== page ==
Summary of Important Changes to Our Privacy Policy

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Summary of Important Changes to Our Privacy Policy

 

As of January 23st, 2015, MEANopause™ has revised its Privacy Policy.

This summary is meant to help you understand how these important changes may affect you in the upcoming months.

Section 1 — Introduction

  • To the paragraph that begins “We recognize that some stories . . . [are] simply too painful and/or embarrassing to tell,” we add the following: “but this has limited our readership and chilled the writing process, so we’re totally going to tell everything from now on, especially if it’s not about us (such as participation in a cult, or how your parents used to call you ‘Cutie Buttons’).”

Section 1.6 — Cell Phone Usage

  • We note that we use automatic scanning technology to detect malware, spam texts, and group communications about upcoming parties and/or street gatherings that may include consumption of substances not approved in our Addendum 4.75JSN.

Section 2.5 — Third-Party Usage

  • After the words “depersonalize plugin impression data,” we include the following: “If you have more than two (‘2’) parties in one (‘1’) weekend, we reserve the right to remove one (‘1’) or both (‘connecting to bathroom’) bedroom door(s).” [see Code FFjlc, “Privacy is a privilege, Anna.”]

Section 3.4 — Cookies

  • If we find cookies in your room, we will eat* them.

*Unless they have gluten.** In which case we will read your journal and/or go through your Google history.

**See attached for list of commercial Cookies that exclude gluten, as well as links to gluten-free cookie recipes.

Section 11ty.1 — Location Data

  • We clarify that we may use your location data for fraud prevention and security purposes, as well as for teenager detection and retrieval and/or verification that you cannot, in fact, stop at the grocery store on your way home because you are at a “meeting.”

C Section — Scars

  • So? Let’s see YOU wear a bikini after you’ve had a couple of them.

Section 5.4 — Your Obligations

  • We deleted this section because it was redundant.

Section 6.9 — Definitions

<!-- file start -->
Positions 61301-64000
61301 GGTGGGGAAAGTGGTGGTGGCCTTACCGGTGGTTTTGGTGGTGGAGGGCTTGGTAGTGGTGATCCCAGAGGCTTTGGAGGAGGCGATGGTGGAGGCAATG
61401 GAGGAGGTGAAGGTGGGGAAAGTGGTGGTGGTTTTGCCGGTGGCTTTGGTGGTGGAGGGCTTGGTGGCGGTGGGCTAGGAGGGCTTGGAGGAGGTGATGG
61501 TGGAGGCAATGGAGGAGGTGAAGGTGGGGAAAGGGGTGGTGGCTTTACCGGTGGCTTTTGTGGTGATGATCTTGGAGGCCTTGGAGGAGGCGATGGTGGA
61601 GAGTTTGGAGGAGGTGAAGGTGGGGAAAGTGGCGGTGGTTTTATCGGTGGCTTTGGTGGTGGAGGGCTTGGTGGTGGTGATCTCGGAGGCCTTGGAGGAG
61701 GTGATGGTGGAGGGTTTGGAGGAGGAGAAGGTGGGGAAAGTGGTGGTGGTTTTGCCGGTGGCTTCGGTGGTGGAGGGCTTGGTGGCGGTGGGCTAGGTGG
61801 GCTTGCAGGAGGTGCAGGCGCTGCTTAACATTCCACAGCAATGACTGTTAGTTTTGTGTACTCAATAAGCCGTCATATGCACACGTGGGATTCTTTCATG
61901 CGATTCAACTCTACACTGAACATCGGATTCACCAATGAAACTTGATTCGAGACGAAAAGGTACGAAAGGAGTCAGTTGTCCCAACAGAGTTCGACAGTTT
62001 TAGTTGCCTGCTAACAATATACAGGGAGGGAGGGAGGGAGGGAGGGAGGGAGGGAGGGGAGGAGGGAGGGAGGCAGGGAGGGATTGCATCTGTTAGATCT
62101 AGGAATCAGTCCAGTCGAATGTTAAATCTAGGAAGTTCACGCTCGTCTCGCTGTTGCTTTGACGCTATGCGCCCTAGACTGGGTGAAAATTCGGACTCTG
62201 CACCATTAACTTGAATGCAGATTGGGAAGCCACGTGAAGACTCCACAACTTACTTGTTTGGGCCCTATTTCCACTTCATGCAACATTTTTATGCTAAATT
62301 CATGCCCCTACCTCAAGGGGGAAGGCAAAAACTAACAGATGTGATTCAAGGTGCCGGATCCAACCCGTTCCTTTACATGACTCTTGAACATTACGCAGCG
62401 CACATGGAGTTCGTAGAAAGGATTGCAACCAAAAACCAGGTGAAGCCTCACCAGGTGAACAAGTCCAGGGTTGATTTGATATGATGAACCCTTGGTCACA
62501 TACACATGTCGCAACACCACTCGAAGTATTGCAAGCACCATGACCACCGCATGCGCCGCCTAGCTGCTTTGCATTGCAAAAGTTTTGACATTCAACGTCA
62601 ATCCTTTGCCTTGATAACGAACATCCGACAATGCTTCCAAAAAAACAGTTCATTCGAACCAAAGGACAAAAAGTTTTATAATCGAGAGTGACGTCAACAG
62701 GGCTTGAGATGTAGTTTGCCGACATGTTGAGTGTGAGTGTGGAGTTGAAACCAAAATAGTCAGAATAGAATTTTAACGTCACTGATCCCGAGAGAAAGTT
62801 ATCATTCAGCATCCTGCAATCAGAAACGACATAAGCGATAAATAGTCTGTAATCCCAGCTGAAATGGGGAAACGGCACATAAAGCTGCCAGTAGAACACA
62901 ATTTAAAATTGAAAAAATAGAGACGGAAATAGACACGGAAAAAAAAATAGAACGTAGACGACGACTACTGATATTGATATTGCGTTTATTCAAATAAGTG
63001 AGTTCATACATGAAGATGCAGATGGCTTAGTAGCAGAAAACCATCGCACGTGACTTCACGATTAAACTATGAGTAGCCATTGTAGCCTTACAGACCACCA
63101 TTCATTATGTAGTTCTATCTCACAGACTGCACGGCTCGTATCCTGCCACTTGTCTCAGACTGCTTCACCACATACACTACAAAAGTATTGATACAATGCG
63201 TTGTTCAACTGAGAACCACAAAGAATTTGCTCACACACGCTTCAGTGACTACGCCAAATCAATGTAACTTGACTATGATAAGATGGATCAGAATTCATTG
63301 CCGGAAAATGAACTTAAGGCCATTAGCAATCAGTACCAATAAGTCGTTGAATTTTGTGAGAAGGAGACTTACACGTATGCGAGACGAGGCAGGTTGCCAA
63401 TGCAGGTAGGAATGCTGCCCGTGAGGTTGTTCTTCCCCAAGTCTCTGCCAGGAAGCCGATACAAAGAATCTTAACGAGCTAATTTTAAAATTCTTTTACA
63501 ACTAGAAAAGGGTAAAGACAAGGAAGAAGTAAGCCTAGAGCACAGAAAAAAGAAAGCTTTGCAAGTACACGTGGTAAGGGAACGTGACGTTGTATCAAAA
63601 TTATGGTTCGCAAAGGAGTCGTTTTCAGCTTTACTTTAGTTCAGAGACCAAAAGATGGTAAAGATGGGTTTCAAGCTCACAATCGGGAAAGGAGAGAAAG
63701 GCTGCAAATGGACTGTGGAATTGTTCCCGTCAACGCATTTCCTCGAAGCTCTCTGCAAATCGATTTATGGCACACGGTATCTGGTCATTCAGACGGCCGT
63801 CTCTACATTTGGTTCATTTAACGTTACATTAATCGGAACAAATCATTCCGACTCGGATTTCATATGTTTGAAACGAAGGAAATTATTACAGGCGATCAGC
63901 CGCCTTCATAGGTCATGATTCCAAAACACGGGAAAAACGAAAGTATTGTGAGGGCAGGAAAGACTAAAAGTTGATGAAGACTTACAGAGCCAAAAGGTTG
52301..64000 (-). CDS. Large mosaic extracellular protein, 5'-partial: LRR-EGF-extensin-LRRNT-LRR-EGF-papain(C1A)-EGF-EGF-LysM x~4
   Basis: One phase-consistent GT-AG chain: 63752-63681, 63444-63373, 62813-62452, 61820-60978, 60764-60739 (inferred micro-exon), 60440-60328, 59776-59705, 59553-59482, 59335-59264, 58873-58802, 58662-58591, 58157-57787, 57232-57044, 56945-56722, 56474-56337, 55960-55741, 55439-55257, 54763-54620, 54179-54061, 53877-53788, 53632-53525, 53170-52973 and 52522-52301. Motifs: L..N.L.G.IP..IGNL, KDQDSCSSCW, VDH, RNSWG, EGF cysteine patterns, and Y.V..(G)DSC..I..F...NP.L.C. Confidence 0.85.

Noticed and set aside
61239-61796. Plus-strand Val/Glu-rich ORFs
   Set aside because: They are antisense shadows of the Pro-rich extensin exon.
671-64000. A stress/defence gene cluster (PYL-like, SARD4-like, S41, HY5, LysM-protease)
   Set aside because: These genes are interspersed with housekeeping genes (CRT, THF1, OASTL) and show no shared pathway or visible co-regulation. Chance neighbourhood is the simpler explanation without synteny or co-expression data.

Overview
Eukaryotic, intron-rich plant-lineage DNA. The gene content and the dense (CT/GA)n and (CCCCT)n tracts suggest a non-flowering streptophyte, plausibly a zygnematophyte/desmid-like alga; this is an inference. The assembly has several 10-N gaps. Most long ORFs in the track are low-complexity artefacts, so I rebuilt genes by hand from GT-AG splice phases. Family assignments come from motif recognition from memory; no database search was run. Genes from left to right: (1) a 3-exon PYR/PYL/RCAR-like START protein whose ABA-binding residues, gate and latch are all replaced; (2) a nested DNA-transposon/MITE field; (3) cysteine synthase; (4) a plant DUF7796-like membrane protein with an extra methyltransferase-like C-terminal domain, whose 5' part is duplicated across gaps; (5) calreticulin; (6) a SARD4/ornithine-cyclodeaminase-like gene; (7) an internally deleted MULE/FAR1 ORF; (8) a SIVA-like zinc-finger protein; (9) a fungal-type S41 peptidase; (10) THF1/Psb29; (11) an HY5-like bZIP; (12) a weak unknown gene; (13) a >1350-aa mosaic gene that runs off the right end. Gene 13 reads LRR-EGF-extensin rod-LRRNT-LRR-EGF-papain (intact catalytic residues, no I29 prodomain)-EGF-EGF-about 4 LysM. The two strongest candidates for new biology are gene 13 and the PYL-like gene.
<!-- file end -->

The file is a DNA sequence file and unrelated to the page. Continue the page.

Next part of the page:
• We added the following definition: “Redundant means no longer needed or useful; superfluous.”

Section 6.9.a — More Definitions

  • We added the following definition: “Superfluous means extraneous.”

Section 6.9.a.A — Oh My God Just Look It Up

  • Hint: it means pretty much the same thing as “Redundant,” which means that yes, you are still obligated to turn your clothes right-side-out before putting them in the hamper, as well as to scrape off and rinse all dishes before you put them in the dishwasher.

Section 6.9.a.A — I Can’t Stress This Enough

  • You do not ever — EVER — put your tableware back in the drawer, because I guarantee you will have forgotten that you did, in fact, use your knife to spread butter on your bread, and now I swear to God you have spread butter on all the other knives in the drawer for not the first, not the second, but the third [edited for space considerations].

Section 18005559878 — Sharing Information with Third Parties

  • Okay, so this isn’t really a section. It’s a phone number. Whose phone number is it? We don’t know. We could dial it ourselves and find out, but our new privacy policy dictates that you tell us. Because it looks like one of those chat line numbers from twenty years ago, and we cannot afford to “accidentally” call a long-distance number from twenty years ago unless it’s absolutely necessary, which, thanks to our new privacy policy, it is not.

Section 18005559878.1 — Why are you on a chat line twenty years ago, though?

  • Are you talking about the O.J. Simpson trial, or something?

Section 8 — Housing

  • What you will be applying for if we find out* you lied about whoever it was you called on that number that looks like a chat line number from twenty years ago.

* By calling it. Duh.

Section 11ty1 — Rights to Access, Correct, or Delete Your Information, and Closing Your Account

  • After the words “Ha ha, you make us laugh. LOL. JK!” add the following: “Not.”

Click to ___ Accept or ___ Accept Changes

By clicking “Accept,” you agree to all of the preceding changes, as well as to forgoing arbitration in the event of a dispute and just admitting that I’m right. Again

If you do not click either “Accept” or “Accept,” then MEANopause™ reserves the right to nag you about it until you do.

About Heather Aronson

Heather Aronson is a freelance writer and editor. She earned her MFA in Creative Writing from the University of Arizona way back in the 1980s and has put it to scant use ever since, publishing a few short stories in now-defunct magazines (including American Short Fiction) and storing a handful of novels in now-defunct boxes. She lives in Pittsburgh, PA, in a new house with some of her children, her new husband, and a bunch of old stuff that totally doesn’t go together. Especially the cow creamers.

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